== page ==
Pet Professional Guild releases position statement on Breed Specific Legislation
This new statement reflects alarm at the number of dogs being seized or banned purely because of how they look with no regard for individual behavior, living environment, or owner suitability
Scientists, canine behavior and training professionals, animal welfare associations and veterinary behavior bodies worldwide have all contributed to the debate, and much literature is available detailing the reasons why BSL is ineffective in dog bite prevention and does not improve the safety of the public at large. In its position statement, PPG announces its opposition of any law or regulation that discriminates against dogs purely because of their breed or appearance, stating that a neutral approach should be taken to evaluate dogs on an individual basis, focusing on behavior and environment rather than appearance. PPG also states that "[s]ingling out specific breeds as dangerous provides the public with an unfair perception of those dogs while potentially creating a false sense of safety as far as other dogs are concerned." In fact, studies have shown that a lack of appropriate care, supervision and mistreatment of a dog are key components in many dog bite occurrences, regardless of breed. PPG holds that, in place of BSL, a combination of educating the public, dog owners, shelters, and rescue organizations;
"BSL is intended to improve public safety and reduce the number of dogs bites, yet the practice includes little, if any, assessment of individual behavior or environment, owner knowledge of canine behavior and training, and/or owner suitability as a dog guardian, not to mention the fact that many dogs are inaccurately labeled simply because of the way they look," said PPG founder and president, Niki Tudge. "PPG's role is to educate and engage more pet professionals and pet owners, promoting the science-based, result-based force-free message, philosophy and training practices. I believe that this same goal should be applied to all pets and this is why this position statement is so important. Research shows us that all animals learn in the same way and that each animal is an individual regardless of its breed. Many of our professional members interact, either personally or professionally, with many, if not all, of the breeds affected by BSL and will bear witness to the fact that animal learning is not breed specific. BSL does not address this at all."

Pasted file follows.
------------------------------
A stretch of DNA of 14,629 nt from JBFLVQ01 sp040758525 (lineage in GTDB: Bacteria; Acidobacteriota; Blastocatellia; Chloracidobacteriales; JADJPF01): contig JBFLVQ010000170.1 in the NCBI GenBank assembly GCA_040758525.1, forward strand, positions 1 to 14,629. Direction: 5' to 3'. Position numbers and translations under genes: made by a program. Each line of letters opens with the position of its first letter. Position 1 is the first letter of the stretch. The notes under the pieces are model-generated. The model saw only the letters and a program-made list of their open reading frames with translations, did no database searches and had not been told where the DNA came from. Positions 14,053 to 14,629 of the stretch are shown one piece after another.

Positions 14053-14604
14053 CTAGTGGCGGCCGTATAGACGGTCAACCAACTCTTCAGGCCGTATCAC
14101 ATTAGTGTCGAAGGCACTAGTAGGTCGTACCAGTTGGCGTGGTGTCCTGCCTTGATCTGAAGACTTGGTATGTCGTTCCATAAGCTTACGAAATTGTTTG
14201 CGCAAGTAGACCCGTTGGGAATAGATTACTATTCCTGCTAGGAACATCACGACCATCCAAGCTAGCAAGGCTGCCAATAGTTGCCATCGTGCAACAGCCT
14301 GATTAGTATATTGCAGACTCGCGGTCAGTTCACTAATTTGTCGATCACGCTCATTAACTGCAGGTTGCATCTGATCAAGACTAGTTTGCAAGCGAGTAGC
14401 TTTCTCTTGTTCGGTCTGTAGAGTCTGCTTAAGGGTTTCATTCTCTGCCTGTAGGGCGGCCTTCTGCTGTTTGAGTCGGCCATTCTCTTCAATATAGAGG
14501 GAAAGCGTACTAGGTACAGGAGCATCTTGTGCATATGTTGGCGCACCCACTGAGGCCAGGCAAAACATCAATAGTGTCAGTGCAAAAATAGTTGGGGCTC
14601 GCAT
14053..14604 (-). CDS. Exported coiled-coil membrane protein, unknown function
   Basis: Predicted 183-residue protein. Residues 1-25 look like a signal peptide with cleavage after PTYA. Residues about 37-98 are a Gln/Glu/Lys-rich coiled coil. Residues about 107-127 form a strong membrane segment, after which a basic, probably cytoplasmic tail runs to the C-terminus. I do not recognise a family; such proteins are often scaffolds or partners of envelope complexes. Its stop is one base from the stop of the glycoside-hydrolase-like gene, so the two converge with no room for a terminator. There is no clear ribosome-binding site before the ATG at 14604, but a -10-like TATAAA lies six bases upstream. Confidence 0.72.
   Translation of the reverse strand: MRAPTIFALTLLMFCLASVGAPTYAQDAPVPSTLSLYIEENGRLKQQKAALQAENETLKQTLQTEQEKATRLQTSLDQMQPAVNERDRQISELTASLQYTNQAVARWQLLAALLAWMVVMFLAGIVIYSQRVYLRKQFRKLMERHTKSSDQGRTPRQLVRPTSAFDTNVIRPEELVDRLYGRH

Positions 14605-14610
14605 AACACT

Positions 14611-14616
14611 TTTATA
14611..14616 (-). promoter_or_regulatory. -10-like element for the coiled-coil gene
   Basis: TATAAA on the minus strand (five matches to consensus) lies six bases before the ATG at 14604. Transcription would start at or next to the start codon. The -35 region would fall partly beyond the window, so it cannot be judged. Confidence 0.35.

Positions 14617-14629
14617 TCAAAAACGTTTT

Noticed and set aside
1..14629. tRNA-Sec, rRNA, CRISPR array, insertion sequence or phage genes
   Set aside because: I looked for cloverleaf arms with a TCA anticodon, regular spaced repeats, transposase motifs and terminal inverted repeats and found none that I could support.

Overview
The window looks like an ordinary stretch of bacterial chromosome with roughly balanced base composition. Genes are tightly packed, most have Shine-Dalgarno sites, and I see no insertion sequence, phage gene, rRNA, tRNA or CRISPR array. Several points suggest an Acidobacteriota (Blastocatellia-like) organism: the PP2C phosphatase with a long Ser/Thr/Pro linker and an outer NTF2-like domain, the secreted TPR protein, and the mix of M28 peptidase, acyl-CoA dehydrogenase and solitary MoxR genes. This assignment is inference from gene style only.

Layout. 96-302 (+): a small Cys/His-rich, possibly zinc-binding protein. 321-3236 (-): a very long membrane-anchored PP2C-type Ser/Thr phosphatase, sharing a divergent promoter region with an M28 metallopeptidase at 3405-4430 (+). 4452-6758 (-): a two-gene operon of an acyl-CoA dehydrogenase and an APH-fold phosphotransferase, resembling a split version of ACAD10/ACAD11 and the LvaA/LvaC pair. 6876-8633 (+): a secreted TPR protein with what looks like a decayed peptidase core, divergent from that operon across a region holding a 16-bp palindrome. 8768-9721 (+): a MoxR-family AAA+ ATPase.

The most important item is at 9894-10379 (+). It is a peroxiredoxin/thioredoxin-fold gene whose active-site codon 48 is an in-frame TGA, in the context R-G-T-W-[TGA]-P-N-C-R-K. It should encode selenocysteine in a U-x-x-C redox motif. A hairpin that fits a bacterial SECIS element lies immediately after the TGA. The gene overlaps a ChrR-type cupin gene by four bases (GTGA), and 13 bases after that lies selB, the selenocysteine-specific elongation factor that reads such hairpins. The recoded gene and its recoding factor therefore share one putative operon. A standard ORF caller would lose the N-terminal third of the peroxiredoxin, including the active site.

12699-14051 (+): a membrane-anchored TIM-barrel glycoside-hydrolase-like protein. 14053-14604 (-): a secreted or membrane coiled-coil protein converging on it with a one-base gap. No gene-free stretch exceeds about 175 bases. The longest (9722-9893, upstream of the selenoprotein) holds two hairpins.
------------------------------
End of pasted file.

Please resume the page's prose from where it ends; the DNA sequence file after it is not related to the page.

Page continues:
PPG's position statement includes a host of quotes from canine behavior and training experts, veterinary behavior associations, canine research scientists and international animal welfare bodies who all agree that BSL is ineffective and outline the many reasons why this is so, backed up by professional research and scientific studies. Read the complete statement here.
About The Pet Professional Guild
The Pet Professional Guild is a 501(c)6 member organization founded on the principles of force-free training and pet care. Its membership represents pet industry professionals who are committed to force-free training, pet care philosophies, practices and methods. Pet Professional Guild members understand force-free to mean: no shock, no pain, no choke, no fear, no physical force and that no compulsion-based methods are employed to train or care for a pet.
About Breed Specific Legislation
Breed Specific Legislation (BSL) is a law or legal ordinance that restricts or prohibits the ownership of certain breeds (or types) of dogs. It usually affects "pit bull" type dogs, although the breeds targeted vary in different countries, states or counties. American pit bull terriers, American Staffordshire terriers, American bulldogs, Staffordshire bull terriers and English bull terriers are often included in the "pit bull group," wherein the term "pit bull" is used generically for a number of closely related breeds such as these. In many cases, dogs who are thought to be "pit bull" type because of their appearance are inaccurately labeled. Other breeds that often find themselves the target of BSL include the Rottweiler, mastiff, chow chow, German shepherd, Doberman pinscher, filo Brasileiro, dogo Argentino, presa Canaria and Japanese tosa.
Page Updated Last on: Aug 02, 2016